On Friday, Saturday and Sunday nights, the mercury dropped to freezing or below; last night was not expected to be any warmer. Now there’s news that a wintry mix could kick off rain on Wednesday. With this frosty spell all settled in, is the District’s most precious spring resource– cherry blossoms – in danger of dropping dead?
It’s a valid concern. The prunus genus, which covers cherries as well as plums, peaches and other globose drupe-bearing plants, is not the hardiest tree in the forest. Its bark is thin and its sap starts running earlier in the year than most fruit trees. That makes the plant vulnerable to the wild temperature swings that characterize March.
“Once they get going in the spring, with their juices flowing and the trees starting to bud out, cold weather sort of takes them by surprise. It’s sort of like walking outside while naked,” says Rusty Russell, a Smithsonian Institution botanist.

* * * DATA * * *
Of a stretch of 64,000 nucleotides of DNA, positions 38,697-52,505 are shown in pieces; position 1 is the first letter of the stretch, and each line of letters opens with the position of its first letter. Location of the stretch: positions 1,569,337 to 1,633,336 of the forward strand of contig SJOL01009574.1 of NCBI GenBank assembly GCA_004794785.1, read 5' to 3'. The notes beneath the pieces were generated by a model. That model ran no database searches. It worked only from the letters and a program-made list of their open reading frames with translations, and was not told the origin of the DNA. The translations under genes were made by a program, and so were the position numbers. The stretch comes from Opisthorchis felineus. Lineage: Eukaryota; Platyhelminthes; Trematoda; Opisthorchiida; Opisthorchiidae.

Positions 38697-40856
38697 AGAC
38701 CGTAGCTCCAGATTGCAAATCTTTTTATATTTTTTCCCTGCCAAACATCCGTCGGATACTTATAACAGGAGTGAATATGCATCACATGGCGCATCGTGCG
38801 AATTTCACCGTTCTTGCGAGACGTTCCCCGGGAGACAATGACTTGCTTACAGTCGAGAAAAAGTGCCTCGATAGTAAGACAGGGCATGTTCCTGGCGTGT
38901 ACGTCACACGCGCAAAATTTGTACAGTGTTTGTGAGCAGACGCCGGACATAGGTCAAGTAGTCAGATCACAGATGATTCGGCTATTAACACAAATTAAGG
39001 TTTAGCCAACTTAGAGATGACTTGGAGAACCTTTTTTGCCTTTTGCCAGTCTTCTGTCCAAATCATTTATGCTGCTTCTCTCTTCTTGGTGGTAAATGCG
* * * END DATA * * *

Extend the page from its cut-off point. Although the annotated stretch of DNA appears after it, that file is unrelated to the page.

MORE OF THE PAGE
Russell says that the way the blossoms are constructed adds another layer of susceptibility in the cherry tree’s weather armor.
“The blossoms themselves are sort of fragile,” he says. “It doesn’t take much for the moisture in the cells to crystallize and cause rapid deterioration of the petals.”
During an especially cool spring, the odds are pretty good that the trees will not experience the most glorious blossoming possible. Freeze-shocked petals can appear brown and quite unsightly.